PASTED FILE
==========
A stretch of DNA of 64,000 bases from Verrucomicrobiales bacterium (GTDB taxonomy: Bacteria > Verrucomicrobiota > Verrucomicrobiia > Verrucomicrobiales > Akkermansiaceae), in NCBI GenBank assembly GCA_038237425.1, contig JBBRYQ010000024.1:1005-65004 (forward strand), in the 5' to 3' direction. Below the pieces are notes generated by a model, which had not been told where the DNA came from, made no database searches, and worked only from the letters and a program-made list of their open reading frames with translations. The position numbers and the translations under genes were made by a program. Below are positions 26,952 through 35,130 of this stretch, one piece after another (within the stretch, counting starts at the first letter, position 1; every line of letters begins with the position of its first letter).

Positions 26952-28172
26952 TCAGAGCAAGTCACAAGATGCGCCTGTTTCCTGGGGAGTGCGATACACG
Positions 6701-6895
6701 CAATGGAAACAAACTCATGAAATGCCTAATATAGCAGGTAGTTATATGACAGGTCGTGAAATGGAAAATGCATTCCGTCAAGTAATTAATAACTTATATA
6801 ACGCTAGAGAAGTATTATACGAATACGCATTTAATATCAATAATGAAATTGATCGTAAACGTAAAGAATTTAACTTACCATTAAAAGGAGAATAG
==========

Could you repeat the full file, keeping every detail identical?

A stretch of DNA of 64,000 bases from Verrucomicrobiales bacterium (GTDB taxonomy: Bacteria > Verrucomicrobiota > Verrucomicrobiia > Verrucomicrobiales > Akkermansiaceae), in NCBI GenBank assembly GCA_038237425.1, contig JBBRYQ010000024.1:1005-65004 (forward strand), in the 5' to 3' direction. Below the pieces are notes generated by a model, which had not been told where the DNA came from, made no database searches, and worked only from the letters and a program-made list of their open reading frames with translations. The position numbers and the translations under genes were made by a program. Below are positions 26,952 through 35,130 of this stretch, one piece after another (within the stretch, counting starts at the first letter, position 1; every line of letters begins with the position of its first letter).

Positions 26952-28172
26952 TCAGAGCAAGTCACAAGATGCGCCTGTTTCCTGGGGAGTGCGATACACG
Positions 6701-6895
6701 CAATGGAAACAAACTCATGAAATGCCTAATATAGCAGGTAGTTATATGACAGGTCGTGAAATGGAAAATGCATTCCGTCAAGTAATTAATAACTTATATA
6801 ACGCTAGAGAAGTATTATACGAATACGCATTTAATATCAATAATGAAATTGATCGTAAACGTAAAGAATTTAACTTACCATTAAAAGGAGAATAG